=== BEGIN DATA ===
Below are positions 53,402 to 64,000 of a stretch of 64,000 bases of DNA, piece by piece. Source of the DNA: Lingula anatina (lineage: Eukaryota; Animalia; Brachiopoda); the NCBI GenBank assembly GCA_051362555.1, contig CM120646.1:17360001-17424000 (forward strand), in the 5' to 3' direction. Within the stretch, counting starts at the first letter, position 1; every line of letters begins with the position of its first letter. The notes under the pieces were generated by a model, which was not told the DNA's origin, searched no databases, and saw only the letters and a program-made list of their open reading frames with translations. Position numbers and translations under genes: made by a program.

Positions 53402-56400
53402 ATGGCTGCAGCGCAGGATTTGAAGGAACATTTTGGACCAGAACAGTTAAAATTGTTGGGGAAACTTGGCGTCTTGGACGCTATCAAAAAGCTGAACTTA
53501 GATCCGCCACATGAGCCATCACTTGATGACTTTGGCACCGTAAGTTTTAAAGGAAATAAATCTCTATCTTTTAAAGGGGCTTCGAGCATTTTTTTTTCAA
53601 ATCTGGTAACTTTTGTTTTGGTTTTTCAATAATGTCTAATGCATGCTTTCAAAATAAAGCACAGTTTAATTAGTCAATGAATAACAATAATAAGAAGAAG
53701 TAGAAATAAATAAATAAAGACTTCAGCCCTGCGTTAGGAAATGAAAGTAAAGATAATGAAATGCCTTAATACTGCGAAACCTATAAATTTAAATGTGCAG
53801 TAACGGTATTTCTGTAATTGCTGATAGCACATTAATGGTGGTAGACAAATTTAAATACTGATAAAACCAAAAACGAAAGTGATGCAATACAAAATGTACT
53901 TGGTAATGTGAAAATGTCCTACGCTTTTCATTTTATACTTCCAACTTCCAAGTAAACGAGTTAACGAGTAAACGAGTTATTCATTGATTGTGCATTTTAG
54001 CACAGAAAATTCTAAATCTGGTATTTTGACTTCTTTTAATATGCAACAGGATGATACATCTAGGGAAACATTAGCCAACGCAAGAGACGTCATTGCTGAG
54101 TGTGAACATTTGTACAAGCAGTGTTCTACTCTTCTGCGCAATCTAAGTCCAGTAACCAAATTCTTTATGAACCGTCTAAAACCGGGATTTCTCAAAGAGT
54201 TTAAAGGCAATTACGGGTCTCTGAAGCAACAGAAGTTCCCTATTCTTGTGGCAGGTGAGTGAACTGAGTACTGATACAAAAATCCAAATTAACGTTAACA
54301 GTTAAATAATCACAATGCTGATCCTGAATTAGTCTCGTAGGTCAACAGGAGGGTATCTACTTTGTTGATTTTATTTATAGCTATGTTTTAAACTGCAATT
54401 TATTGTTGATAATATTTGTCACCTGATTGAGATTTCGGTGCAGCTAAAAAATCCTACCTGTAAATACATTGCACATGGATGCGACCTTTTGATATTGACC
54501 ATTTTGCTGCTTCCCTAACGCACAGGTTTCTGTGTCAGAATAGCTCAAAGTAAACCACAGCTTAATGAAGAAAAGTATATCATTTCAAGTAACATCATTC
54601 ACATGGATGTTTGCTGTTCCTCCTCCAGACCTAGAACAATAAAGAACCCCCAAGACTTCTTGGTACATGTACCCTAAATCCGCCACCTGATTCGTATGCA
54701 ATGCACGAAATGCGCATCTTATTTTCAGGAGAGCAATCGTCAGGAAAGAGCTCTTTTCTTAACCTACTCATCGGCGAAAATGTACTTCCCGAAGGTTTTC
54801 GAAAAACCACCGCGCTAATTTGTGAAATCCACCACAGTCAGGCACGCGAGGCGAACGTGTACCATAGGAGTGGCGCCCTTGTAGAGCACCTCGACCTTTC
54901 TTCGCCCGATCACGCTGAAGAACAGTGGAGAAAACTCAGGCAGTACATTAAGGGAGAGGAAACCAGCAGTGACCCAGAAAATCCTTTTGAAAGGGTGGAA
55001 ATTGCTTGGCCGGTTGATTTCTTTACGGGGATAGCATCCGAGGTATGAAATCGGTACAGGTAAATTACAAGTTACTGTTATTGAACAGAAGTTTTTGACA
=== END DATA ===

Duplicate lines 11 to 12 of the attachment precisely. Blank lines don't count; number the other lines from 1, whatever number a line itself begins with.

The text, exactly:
54201 TTAAAGGCAATTACGGGTCTCTGAAGCAACAGAAGTTCCCTATTCTTGTGGCAGGTGAGTGAACTGAGTACTGATACAAAAATCCAAATTAACGTTAACA
54301 GTTAAATAATCACAATGCTGATCCTGAATTAGTCTCGTAGGTCAACAGGAGGGTATCTACTTTGTTGATTTTATTTATAGCTATGTTTTAAACTGCAATT